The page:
I also took 5,550 words of notes and am glad I did. I’ve read a lot of books on a number of crafting topics, watched a few trainings here or there, and I gotta say that Kristen’s a great instructor. It’s one thing to read about how certain jobs, weapons, or people types work. It’s another to have these things clarified. She’s quite thorough, even if she doesn’t actually get into the differences between agents and special agents (I *think* the former is an office drone and the latter is the one we see in movies, just to clarify, but I’m still a little uncertain).

    Also, gotta give Kristen props to all of her props. She comes prepared to teach, perhaps to the point that it’s scary. I’d get another one of these courses when time and budget permits. Definitely worth the investment.

    1. LOL. Yes, our house is NOT the one you want to break into for sure. According to a quick google search, “…an agent is a federal law enforcement officer with arrest authority but who does not conduct major criminal investigations or who may conduct investigations but does not have arrest authority. Special Agents are distinctly able to do both.” Sorry I didn’t cover that. I think that might have been all I DIDN’T cover. I really enjoyed teaching that class so I am thrilled you got a lot out of it!

      REALLY appreciate such a glowing shout-out!

  11. “For the self-published folks? If your book is good, just leave it alone and keep writing.”
    (mops brow) Thanks! Next one should be out in March.

    I’m taking a blog sabbatical just at the moment – after seven years of on-average-twice-weekly posts, the well is running a little dry. Time to sit, think, look back at the good stuff in the archives, look forward to what the future might look like, and let that well refill.

  12. Of course, it’s a catch-22. You might have written something amazing but it isn’t selling for an unknown reason- yet if it isn’t selling, it might be the writing (the brain spins). There IS no true litmus test for this. One person’s art is another person’s trash. As for the big publishers making sure good things got printed, may I just say: any book published by Snookie, Shades of Grey, Twilight Saga…. all pretty horrible in my opinion but then again to another person they’re gold.

    1. You have to write what is true to you.

  13. It really is a a very tricky business.

    My first novel – the Life Assistance Agency – was published by Urbane and did very well. it was in shops and I was even chosen for WHSmith Fresh Talent, then I published the 2nd one, which I think is better, And…

    Well, it hasn’t done very well. And it is soul destroying. What is the pointing writing a great line if no one is going to read it. I have a regular blog about writing, which is to keep things positive, but it is a very hard business. Please do feel free to visit: The recent blog is about inspiration from HG Wells

    1. Thing is, they will eventually if it is well written. You just have to put out enough bread crumbs (more work, mosre social presence and engagement). And if it IS well-written, when they find you? They will INHALE you and love you and never let you go because there IS so much garbage out there. Just keep writing and stay strong.

      I blogged for a year and a half to the ether then BOOM! People found me. I went viral. My audience connected with me and there ya go. It’s just persisting and continuing to improve in the face of being alone and feeling it might always be the case.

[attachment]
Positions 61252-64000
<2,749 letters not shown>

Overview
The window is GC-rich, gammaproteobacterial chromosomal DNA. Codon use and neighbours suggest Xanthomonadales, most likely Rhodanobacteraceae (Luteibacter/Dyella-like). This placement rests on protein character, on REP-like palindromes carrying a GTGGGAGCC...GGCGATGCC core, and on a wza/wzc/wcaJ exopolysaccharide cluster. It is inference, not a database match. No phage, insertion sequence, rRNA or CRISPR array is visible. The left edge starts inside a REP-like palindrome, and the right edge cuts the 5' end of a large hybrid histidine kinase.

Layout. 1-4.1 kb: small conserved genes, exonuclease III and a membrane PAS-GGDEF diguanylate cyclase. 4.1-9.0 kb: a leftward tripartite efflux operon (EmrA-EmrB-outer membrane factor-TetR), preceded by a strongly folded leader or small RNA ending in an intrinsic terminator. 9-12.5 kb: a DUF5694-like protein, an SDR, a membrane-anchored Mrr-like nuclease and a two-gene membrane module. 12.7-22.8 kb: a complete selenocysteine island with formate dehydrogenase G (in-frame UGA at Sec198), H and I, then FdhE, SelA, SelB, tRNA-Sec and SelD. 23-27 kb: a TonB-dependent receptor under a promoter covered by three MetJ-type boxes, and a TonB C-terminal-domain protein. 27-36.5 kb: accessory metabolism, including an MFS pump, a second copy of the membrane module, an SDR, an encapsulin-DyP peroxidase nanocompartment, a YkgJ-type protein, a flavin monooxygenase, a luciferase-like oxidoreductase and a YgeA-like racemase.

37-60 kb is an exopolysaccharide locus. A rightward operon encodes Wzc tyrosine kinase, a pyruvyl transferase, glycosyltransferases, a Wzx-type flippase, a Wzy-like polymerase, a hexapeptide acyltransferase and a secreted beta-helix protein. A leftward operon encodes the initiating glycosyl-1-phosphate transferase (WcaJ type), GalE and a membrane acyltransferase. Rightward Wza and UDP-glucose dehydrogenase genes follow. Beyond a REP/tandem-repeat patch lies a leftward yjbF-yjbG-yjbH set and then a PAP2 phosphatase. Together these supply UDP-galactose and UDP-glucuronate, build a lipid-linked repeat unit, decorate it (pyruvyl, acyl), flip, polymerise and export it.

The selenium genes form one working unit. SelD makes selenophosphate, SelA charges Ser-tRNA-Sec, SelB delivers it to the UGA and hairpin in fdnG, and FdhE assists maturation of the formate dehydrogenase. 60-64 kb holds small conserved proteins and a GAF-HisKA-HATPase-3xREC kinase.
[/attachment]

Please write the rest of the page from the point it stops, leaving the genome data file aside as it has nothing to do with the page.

14. Oh, and thanks for the blog Kirsten. A very good read. And well written ! Happy new year.

  15. Thank you for telling the truth in every single post, Kristen. It’s refreshing to hear and see. I was recently the head judge of a writing contest for an online group of which I’m also a member. When the results came out and the non-winning writers got their feedback, one person complained that the judges pointed out the typos and grammar errors in their story. This person was venting about how hard it is to write with a learning disability and how the judges should have somehow ignored the errors. I was kind of annoyed with that, but when I read your posts it’s like a soothing balm to my writer’s/editor’s soul. 🙂

  16. Kudos. As usual, you are spot on.

    I judge writing contests every year for American Christian Fiction Writers and have decided to forgo doing full manuscripts because they are so bad. It takes too much of my time with all the spelling errors (most of which could easily be fixed by spellcheck), the head-hopping (I know Nora Roberts does it, and when you have a gabillion fans, you can too), and plots that are either so boring or convoluted you can’t make heads or tales out of them. And don’t get me started on the fact that every Christian is a good guy and every none-believer is evil. MAKES ME WANT TO PULL MY HAIR OUT!!!!

    If you want to make it as an author, then treat your writing like a business – hire only the best to edit and for your covers, take courses to keep up to date and to learn. If not, then just leave it on your computer and get out of the way of those of us who actually are doing it the right way.


  17. What a clever, clever post. I am not a writer other than my little blog, but I am a dedicated reader and as a teacher of Advanced Writing at my university, I am always appreciative of good advice for my students who are and who wish to write. Thank you for your help.